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The Nature of Lithic Reduction and Lithic Analysis: Stage Typologies Revisited
Kenneth C. Rozen and Alan P. Sullivan, III
Vol. 54, No. 1 (Jan., 1989), pp. 179-184
Published by: Society for American Archaeology
Stable URL: http://www.jstor.org/stable/281342
Page Count: 6
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Ensor and Roemer (1989) claim that our debitage categories inherently are linked to our interpretations (i.e., are not interpretation free), that we have dismissed unfairly the work of lithic analysts who use stage typologies, and that our view of lithic reduction as a continuum is questionable. In responding, we review the descriptive and interpretive limitations of stage approaches, and explore terminological issues that arise from Ensor and Roemer's zealous adherence to stage approaches. Finally, we reiterate our position that approaches like ours, which seek to describe and interpret distinctive assemblages of lithic artifacts, are more likely to yield productive results than those, such as stage approaches, which focus on identifying distinctive artifacts.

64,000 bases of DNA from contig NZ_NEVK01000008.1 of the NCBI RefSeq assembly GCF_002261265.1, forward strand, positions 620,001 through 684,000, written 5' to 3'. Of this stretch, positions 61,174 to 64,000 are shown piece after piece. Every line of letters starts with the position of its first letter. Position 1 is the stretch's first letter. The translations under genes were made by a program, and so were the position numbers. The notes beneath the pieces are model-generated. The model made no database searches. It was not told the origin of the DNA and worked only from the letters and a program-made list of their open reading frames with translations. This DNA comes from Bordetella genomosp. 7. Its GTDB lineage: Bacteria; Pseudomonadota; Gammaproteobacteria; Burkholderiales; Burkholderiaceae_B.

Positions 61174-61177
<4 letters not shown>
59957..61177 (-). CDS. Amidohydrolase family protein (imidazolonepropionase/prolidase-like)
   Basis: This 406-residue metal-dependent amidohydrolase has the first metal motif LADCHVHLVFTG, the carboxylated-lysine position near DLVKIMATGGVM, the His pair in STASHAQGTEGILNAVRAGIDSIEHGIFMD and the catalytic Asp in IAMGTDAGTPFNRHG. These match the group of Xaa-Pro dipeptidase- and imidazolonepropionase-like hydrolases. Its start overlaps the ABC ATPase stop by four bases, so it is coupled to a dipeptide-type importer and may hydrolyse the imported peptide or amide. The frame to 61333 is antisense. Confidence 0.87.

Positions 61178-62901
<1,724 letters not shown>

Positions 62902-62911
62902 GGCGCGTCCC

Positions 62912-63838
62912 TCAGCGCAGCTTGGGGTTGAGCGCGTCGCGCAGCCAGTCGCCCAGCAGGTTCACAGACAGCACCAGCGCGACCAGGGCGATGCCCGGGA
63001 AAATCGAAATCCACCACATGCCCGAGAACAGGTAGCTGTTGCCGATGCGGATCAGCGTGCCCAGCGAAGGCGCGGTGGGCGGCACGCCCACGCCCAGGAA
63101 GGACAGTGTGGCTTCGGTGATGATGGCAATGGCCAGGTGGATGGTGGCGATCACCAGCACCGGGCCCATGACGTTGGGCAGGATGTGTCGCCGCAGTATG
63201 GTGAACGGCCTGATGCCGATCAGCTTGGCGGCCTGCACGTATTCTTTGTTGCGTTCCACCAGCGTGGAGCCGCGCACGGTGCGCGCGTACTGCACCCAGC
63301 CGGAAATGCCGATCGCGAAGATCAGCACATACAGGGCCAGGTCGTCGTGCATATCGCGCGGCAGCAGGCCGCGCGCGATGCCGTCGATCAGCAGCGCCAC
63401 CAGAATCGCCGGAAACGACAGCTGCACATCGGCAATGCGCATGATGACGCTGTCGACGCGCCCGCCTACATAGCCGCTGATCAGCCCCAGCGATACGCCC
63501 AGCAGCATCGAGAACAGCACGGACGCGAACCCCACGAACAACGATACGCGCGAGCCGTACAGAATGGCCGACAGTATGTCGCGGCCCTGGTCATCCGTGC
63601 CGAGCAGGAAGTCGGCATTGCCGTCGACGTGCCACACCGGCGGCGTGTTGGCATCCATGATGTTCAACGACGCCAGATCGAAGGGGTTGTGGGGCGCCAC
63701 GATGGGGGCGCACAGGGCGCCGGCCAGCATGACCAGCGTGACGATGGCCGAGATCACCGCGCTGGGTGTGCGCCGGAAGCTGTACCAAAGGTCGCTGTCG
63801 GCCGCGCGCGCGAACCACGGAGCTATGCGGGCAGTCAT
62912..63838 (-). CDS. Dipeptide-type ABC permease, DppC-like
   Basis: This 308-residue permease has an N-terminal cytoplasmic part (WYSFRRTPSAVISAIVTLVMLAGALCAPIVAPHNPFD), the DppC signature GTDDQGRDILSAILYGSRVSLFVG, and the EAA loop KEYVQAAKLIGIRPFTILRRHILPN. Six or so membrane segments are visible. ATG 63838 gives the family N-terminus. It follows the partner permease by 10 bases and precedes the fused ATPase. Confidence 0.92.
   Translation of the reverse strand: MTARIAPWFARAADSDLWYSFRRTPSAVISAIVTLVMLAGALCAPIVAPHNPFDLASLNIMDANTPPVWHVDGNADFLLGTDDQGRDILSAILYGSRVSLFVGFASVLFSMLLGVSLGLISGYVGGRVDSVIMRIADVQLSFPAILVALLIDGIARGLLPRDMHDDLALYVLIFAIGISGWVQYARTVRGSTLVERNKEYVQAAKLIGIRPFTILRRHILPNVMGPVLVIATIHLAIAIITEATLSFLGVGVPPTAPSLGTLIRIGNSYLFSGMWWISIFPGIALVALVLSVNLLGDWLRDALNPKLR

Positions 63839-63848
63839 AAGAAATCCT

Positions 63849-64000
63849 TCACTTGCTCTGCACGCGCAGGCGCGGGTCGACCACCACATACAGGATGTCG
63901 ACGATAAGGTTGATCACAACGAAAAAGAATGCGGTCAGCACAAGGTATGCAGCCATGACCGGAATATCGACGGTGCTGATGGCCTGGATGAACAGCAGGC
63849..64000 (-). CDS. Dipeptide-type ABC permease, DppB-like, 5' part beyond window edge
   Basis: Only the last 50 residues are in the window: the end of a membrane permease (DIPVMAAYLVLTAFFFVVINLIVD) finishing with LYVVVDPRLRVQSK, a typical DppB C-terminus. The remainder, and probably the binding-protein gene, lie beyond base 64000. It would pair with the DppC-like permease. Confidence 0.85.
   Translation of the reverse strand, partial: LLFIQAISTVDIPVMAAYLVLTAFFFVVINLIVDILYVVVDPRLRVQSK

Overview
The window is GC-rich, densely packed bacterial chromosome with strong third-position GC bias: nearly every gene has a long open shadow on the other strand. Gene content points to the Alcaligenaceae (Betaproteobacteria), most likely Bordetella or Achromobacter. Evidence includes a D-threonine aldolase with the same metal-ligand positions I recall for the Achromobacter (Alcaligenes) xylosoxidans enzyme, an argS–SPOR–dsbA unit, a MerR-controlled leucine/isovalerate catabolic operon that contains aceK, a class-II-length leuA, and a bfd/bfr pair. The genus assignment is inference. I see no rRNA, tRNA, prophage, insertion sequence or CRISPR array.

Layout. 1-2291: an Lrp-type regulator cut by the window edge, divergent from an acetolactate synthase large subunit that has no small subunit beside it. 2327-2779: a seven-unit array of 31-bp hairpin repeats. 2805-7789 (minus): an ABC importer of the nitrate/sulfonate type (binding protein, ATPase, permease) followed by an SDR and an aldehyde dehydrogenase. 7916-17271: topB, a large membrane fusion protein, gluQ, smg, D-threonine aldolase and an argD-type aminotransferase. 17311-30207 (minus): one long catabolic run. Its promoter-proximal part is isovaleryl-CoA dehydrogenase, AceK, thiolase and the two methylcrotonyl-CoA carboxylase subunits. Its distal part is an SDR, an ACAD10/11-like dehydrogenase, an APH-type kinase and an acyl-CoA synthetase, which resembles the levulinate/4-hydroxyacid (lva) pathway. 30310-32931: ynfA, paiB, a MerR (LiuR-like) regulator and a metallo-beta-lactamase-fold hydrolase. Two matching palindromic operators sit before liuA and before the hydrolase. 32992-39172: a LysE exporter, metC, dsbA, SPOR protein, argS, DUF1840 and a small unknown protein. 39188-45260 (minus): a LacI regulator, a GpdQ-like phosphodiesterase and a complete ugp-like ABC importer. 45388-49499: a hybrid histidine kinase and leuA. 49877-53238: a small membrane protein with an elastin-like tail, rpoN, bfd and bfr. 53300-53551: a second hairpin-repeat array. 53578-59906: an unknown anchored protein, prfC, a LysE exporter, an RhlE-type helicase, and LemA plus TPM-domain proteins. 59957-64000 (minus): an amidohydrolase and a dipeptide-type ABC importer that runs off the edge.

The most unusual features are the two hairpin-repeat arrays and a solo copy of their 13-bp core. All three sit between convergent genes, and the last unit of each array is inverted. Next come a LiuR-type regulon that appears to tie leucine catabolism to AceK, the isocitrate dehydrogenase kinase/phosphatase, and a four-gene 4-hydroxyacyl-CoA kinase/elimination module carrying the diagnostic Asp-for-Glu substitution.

American Antiquity © 1989 Society for American Archaeology